Featured Stories

Latter-day Saint Boy Finds Joy in Donating Jelly Through JustServe

Ten-year-old collects over 700 jars of jelly for local food pantry

Maggie Gould, Ethan Vowles, and Evan Vowles dropping off jelly donations to Open Arms food pantry, Gilbert, Arizona, April 27, 2023. Photo by Shannon Vowles, courtesy of Church News.All rights reserved.


This story appears here courtesy of TheChurchNews.com. It is not for use by other media.

By Jessica Lawrence, Church News

Serving those in need has been a passion of 10-year-old Evan Vowles of Gilbert, Arizona, for a few years. “I do a couple of service projects every year,” the young Latter-day Saint said.

It all started when Evan felt like he was “in a funk.”

“I wasn’t feeling like myself,” he said in an interview with the Church News, talking about how he felt like he wasn’t doing much with his time. “I wasn’t feeling good about myself. I wasn’t doing much, I was just there.”

Said his mother, Shannon Vowles, “He didn’t feel like he knew what his interests were. He’s not into sports or other extracurricular things; but he loves service. Serving others brings him a lot of joy.”

While looking for ways to help his community on JustServe.org, Evan found that the Open Arms food pantry was in desperate need of jelly. “I had a feeling from the Holy Ghost that that project felt right,” Evan said.

Maggie Gould, Ethan Vowles, and Evan Vowles shopping in Gilbert, Arizona, for jelly with money donations they received, April 15, 2023. Photo by Shannon Vowles, courtesy of Church News.All rights reserved.

Right after school, he immediately started working on fliers asking for donations for his jelly project. Along with the fliers, he began working on a video with his younger brother Ethan asking his community for help.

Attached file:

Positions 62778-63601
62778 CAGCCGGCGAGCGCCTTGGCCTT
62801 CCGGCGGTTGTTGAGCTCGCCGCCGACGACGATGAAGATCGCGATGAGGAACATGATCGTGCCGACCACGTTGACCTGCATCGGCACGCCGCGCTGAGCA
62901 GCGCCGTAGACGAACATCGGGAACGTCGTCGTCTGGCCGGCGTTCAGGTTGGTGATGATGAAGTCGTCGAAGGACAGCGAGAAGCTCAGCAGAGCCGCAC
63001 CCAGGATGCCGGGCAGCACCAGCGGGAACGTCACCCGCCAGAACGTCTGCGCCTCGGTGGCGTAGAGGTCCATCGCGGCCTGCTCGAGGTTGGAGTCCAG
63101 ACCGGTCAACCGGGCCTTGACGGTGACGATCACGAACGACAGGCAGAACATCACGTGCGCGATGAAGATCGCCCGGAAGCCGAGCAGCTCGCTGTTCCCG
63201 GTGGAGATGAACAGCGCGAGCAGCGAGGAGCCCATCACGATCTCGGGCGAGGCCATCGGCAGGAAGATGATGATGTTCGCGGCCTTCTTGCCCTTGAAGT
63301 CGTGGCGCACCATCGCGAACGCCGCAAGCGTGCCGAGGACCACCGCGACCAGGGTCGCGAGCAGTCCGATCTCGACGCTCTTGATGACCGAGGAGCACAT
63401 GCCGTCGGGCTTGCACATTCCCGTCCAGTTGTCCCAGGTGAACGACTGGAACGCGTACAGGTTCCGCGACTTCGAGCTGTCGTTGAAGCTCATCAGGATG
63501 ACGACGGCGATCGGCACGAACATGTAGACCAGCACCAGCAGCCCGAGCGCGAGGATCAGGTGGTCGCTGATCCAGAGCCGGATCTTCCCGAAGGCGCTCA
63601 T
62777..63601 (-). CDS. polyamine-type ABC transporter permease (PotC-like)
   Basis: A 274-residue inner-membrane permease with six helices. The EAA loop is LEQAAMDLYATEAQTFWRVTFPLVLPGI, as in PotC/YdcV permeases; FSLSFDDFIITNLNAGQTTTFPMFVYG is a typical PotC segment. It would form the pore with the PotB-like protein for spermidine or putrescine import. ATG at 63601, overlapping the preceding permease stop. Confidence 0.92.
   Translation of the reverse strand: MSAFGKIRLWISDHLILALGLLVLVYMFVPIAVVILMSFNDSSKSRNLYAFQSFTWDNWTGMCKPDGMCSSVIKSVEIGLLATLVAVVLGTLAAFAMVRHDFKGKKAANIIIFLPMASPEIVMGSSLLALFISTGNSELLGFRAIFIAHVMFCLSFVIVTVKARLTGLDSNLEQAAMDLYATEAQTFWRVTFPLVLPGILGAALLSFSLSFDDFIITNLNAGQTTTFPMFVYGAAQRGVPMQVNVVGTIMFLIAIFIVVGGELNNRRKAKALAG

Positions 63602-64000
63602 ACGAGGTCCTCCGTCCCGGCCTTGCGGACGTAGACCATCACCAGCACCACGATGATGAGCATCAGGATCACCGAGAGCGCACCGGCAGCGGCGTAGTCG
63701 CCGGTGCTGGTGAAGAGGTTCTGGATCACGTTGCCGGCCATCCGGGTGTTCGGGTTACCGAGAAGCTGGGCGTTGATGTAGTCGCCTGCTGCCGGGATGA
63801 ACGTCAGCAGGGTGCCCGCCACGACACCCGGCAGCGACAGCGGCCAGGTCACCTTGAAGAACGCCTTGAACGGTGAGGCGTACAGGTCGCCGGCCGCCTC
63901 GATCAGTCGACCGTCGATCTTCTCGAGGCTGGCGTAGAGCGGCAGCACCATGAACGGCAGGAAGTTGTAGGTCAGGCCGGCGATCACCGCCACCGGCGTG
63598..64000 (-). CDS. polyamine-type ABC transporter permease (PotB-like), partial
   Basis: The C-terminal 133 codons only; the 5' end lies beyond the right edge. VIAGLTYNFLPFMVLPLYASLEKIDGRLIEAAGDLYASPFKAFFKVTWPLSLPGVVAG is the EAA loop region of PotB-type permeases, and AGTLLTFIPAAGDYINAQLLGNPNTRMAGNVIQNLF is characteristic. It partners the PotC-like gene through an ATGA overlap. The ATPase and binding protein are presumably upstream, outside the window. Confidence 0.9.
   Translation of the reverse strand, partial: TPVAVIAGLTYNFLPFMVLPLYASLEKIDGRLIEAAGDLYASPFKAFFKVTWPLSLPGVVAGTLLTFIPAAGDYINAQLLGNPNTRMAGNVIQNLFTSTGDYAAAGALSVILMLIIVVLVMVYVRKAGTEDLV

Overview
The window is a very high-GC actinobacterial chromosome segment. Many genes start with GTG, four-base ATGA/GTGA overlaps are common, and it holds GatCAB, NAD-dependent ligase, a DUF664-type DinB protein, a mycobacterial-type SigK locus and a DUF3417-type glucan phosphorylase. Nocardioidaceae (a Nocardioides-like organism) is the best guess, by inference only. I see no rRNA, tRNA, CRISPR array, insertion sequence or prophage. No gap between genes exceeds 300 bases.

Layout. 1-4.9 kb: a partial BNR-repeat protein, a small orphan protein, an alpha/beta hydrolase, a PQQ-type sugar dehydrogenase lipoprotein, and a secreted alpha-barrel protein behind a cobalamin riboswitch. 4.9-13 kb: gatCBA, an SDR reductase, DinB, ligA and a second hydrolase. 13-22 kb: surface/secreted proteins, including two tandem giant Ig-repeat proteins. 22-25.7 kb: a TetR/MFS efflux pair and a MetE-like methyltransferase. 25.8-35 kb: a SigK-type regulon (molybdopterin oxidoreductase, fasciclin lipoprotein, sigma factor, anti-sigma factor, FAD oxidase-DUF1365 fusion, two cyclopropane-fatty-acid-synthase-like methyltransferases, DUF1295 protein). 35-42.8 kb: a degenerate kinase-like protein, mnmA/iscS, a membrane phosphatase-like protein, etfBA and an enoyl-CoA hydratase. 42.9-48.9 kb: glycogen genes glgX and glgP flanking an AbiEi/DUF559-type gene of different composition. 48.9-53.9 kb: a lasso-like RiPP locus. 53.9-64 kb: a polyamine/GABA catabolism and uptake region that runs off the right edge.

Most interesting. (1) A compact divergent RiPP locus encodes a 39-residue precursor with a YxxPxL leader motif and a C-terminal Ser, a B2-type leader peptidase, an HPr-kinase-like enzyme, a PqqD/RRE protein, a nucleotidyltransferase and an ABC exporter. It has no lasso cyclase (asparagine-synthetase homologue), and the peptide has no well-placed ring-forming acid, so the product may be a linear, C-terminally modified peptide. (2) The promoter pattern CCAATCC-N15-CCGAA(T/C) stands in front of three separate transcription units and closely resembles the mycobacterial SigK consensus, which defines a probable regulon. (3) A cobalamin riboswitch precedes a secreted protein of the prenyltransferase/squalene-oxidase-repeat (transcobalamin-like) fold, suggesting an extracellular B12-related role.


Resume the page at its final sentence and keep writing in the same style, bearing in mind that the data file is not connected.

As a result of the video and fliers, Evan started receiving donations — from money to jars of jelly at his doorstep. With the help of his cousin, Maggie Gould, and his brother, Ethan, Evan set out to buy as many jars of jelly as they could with the money donations they were able to collect.

“It was fun getting kids involved,” Ethan said of his experience involving his cousin and brother. So he went and talked with his principal at Ashland Ranch Elementary about how to get kids from his classes involved. Together they came up with the idea to do a “Jelly War.”

From the competition they were able to collect 237 jars of jelly from his classmates.

“I’ve done a couple projects in the past, but this one the community was very generous,” Evan said of the experience. “I learned how generous people can be when it comes to service.”

In the beginning, Evan expected to receive about 30 jars of jelly for the jelly project — but after all of the donations, he had collected over 702 jars. “It was way more successful than I had ever imagined,” Evan said.

When asked what his favorite part of the project, Evan said: “Just doing the service. ... I like doing service. I do service for service, and I try not to expect rewards. I do service to follow Jesus.”

Ethan and Evan Vowles standing next to the 4th grade Jelly War donations at their elementary school in Gilbert, Arizona, April 27, 2023. Photo by Shannon Vowles, courtesy of Church News.All rights reserved.